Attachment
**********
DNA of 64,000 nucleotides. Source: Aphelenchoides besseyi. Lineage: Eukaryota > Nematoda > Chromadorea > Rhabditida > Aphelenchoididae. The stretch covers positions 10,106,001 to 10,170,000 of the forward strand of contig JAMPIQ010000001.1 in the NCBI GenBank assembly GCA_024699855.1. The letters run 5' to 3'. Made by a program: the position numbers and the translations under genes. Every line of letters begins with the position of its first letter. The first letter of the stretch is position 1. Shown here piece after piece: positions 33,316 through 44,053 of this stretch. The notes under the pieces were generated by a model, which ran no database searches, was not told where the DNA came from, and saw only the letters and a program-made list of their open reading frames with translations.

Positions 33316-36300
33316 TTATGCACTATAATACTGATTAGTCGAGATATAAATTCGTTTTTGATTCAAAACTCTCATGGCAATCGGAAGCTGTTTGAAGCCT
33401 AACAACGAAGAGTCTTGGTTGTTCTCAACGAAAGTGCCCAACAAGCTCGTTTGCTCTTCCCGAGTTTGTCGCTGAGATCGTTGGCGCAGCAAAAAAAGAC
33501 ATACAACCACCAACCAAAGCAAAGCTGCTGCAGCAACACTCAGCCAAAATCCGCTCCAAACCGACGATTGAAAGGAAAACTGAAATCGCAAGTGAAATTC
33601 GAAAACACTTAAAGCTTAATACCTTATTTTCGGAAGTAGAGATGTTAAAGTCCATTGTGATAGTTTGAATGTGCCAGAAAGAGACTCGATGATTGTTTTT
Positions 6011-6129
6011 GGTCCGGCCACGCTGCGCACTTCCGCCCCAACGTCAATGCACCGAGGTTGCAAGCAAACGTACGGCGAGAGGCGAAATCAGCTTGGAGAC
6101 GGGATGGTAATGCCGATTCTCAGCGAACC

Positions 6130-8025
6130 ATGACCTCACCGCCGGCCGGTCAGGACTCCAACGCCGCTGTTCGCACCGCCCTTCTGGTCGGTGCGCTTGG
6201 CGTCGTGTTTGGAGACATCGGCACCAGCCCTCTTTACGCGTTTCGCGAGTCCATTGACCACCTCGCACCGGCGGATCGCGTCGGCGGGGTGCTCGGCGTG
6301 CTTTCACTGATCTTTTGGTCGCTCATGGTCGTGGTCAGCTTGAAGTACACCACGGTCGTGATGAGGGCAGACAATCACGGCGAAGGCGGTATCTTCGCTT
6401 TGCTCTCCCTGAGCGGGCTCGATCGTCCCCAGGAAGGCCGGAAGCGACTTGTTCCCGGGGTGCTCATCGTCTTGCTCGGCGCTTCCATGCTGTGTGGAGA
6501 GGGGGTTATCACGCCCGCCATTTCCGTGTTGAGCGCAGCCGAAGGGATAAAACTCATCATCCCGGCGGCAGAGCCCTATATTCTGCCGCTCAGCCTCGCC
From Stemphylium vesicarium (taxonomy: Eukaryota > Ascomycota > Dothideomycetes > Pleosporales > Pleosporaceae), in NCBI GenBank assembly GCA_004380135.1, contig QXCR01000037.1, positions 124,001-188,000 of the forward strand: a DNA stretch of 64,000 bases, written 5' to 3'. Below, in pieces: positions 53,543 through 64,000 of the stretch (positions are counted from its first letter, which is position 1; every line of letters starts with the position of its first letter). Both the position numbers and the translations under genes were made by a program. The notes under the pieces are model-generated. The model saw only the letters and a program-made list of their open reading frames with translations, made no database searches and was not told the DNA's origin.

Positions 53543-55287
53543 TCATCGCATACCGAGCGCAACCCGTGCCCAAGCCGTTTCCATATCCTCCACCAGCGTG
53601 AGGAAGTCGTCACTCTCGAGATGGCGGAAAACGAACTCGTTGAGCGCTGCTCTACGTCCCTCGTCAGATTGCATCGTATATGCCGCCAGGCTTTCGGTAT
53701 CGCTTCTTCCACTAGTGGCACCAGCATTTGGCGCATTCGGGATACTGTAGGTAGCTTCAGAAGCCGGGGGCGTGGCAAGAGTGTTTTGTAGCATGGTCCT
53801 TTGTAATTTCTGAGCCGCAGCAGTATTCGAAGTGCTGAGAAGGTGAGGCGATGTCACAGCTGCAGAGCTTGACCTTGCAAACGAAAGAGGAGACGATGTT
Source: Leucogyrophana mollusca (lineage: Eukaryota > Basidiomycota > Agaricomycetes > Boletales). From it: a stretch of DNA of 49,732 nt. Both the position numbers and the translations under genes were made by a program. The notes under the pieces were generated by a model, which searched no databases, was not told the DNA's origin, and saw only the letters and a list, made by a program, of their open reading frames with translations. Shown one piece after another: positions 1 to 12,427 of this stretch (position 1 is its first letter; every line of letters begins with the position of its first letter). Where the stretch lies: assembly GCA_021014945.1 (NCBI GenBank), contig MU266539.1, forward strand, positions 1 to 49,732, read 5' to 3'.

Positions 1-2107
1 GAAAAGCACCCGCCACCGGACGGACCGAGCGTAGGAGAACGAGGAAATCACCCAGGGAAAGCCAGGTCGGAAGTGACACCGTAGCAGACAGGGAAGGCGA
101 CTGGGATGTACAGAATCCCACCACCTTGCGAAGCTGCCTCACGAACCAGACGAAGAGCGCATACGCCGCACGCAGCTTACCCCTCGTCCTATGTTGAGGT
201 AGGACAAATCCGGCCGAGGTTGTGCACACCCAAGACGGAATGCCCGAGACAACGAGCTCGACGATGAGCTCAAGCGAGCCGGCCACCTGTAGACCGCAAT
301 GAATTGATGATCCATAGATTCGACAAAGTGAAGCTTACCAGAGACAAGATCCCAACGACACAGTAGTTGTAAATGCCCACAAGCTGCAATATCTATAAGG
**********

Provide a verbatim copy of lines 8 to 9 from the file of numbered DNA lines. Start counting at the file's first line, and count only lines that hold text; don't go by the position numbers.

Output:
6011 GGTCCGGCCACGCTGCGCACTTCCGCCCCAACGTCAATGCACCGAGGTTGCAAGCAAACGTACGGCGAGAGGCGAAATCAGCTTGGAGAC
6101 GGGATGGTAATGCCGATTCTCAGCGAACC